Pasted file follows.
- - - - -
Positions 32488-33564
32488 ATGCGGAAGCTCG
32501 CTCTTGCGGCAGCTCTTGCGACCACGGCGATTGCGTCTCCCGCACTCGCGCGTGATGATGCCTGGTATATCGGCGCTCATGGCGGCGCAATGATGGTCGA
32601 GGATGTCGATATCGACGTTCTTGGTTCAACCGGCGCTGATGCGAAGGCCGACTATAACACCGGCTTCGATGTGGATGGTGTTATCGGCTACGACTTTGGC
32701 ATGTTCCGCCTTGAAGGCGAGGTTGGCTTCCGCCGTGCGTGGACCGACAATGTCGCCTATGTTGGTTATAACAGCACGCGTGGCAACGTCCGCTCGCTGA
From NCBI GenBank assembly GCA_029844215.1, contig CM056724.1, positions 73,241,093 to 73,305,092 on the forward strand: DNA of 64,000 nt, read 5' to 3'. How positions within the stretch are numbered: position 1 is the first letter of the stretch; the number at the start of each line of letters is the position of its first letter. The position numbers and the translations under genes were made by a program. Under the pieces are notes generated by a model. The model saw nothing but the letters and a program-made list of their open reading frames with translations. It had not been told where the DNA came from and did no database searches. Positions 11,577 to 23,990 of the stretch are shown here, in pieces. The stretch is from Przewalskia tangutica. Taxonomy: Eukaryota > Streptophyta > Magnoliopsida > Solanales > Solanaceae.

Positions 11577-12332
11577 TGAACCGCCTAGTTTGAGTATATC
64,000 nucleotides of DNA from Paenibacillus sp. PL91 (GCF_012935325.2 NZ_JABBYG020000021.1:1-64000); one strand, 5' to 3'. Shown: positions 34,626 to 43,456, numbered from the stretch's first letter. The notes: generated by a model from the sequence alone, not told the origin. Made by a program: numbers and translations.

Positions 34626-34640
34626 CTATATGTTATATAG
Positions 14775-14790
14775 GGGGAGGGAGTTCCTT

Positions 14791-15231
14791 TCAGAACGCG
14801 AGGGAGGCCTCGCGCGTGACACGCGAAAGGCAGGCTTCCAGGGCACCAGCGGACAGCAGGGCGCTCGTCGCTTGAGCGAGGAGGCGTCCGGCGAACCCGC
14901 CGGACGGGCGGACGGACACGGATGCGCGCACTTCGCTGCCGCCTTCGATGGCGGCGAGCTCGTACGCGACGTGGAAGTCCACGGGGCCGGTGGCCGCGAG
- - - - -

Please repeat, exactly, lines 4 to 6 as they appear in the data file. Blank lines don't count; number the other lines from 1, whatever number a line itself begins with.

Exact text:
32601 GGATGTCGATATCGACGTTCTTGGTTCAACCGGCGCTGATGCGAAGGCCGACTATAACACCGGCTTCGATGTGGATGGTGTTATCGGCTACGACTTTGGC
32701 ATGTTCCGCCTTGAAGGCGAGGTTGGCTTCCGCCGTGCGTGGACCGACAATGTCGCCTATGTTGGTTATAACAGCACGCGTGGCAACGTCCGCTCGCTGA
From NCBI GenBank assembly GCA_029844215.1, contig CM056724.1, positions 73,241,093 to 73,305,092 on the forward strand: DNA of 64,000 nt, read 5' to 3'. How positions within the stretch are numbered: position 1 is the first letter of the stretch; the number at the start of each line of letters is the position of its first letter. The position numbers and the translations under genes were made by a program. Under the pieces are notes generated by a model. The model saw nothing but the letters and a program-made list of their open reading frames with translations. It had not been told where the DNA came from and did no database searches. Positions 11,577 to 23,990 of the stretch are shown here, in pieces. The stretch is from Przewalskia tangutica. Taxonomy: Eukaryota > Streptophyta > Magnoliopsida > Solanales > Solanaceae.